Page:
Of course I had to jump in here.

Yes, a++ and ++a could easily be rewritten by the parser into the
appropriate increment+set of a and the expression either returns the
incremented value or the non-incremented value. And I would like to
see that added. It doesn't fundamentally change the expectations of
the programmer, and it provides a one-character-shorter version of
a+=1. There's really no reason it shouldn't be added, because even in
Java or C, you are *never* modifying arbitrary references to that
value...you are *always* re-assigning the value a given variable
points to.

This example:

a = 1
b = a
a++

Would cause exactly the same results in every language I've worked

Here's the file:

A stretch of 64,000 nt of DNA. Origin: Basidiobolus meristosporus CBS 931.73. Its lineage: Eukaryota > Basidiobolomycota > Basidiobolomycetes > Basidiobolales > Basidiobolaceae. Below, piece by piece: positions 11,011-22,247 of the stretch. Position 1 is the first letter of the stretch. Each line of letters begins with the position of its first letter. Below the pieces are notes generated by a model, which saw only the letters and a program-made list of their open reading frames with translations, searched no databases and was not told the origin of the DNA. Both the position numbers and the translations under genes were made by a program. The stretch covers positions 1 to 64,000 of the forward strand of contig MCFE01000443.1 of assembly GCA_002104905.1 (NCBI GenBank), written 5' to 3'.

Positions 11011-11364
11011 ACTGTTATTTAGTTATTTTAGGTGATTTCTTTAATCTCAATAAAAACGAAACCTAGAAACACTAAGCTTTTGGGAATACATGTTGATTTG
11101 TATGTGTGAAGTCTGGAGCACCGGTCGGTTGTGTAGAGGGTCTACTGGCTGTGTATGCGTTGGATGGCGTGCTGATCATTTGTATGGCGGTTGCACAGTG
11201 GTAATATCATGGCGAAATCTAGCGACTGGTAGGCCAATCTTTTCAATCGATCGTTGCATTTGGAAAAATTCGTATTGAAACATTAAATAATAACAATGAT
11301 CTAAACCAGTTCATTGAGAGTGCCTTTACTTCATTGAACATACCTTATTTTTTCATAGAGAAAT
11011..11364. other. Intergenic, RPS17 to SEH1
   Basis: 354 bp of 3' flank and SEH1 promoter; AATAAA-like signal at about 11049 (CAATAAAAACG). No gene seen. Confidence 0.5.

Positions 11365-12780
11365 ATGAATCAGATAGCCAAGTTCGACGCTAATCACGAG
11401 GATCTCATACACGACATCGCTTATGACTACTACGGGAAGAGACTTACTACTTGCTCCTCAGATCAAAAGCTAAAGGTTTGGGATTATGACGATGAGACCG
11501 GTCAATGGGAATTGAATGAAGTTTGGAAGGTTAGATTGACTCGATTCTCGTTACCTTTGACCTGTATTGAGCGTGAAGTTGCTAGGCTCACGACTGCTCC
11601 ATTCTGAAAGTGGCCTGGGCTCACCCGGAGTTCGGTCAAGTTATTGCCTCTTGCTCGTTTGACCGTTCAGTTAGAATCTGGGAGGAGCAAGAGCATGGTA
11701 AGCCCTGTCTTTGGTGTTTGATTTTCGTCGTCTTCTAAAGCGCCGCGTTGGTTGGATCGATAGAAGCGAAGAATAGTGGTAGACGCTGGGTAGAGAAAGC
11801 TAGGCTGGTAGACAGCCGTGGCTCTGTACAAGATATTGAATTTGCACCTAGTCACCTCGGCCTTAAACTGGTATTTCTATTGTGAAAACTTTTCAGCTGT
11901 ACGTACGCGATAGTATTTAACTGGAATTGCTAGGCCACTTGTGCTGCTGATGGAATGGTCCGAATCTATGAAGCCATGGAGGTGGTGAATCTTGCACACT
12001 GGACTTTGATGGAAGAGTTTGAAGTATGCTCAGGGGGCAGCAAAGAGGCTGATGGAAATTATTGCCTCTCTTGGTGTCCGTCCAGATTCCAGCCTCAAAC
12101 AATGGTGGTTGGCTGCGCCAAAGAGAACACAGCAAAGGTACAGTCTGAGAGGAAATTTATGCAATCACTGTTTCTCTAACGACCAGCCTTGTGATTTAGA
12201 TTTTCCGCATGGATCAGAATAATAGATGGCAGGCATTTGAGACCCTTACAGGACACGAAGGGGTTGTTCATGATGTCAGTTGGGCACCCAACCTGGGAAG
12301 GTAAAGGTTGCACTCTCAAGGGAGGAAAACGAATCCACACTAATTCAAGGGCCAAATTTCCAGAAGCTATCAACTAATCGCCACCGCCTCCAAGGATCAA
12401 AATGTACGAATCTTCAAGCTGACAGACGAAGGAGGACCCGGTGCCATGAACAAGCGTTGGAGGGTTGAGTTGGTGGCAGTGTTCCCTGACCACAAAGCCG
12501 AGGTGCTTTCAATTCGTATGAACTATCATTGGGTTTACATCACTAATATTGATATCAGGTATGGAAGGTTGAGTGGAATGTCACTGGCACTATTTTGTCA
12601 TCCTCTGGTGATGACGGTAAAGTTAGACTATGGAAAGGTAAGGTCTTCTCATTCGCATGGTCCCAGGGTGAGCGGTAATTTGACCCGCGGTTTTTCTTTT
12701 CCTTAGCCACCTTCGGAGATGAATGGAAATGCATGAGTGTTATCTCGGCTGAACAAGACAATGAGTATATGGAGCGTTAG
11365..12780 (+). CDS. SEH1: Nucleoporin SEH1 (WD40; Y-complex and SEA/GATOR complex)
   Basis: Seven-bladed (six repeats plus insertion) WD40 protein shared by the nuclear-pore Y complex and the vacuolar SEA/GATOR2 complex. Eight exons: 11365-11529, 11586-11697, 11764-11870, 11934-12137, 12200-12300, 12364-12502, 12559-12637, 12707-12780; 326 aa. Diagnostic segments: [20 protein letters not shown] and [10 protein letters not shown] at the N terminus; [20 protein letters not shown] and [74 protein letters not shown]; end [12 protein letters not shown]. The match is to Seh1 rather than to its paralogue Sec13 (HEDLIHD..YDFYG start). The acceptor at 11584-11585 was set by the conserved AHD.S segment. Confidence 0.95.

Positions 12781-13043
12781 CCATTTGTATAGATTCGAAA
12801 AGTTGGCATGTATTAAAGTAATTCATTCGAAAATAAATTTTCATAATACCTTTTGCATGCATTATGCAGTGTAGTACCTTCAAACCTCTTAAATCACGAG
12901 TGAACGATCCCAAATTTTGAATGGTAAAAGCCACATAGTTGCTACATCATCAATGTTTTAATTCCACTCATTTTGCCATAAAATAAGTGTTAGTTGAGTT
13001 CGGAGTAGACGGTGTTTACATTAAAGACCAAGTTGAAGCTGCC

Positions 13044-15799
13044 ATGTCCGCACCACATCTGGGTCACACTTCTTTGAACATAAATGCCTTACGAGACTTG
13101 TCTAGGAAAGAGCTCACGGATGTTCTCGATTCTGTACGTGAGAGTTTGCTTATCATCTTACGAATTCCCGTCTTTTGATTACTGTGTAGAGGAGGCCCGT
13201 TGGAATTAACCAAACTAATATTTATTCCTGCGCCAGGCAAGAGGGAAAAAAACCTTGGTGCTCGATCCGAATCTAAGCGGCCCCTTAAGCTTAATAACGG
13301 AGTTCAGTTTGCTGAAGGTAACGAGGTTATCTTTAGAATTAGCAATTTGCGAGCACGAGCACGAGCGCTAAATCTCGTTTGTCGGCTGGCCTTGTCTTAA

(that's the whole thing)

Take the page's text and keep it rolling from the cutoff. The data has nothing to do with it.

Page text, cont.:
with...b would be 1 and a would be 2. The ++ operator never modifies a
value, it modifies what value the variable has assigned to it. If it
were modifying a value, then using ++ to bump a pointer through memory
offsets would have horrible side effects for anyone else assigned that
pointer value.

I have seen no convincing argument as to why ++ is not supported in Ruby.

- Charlie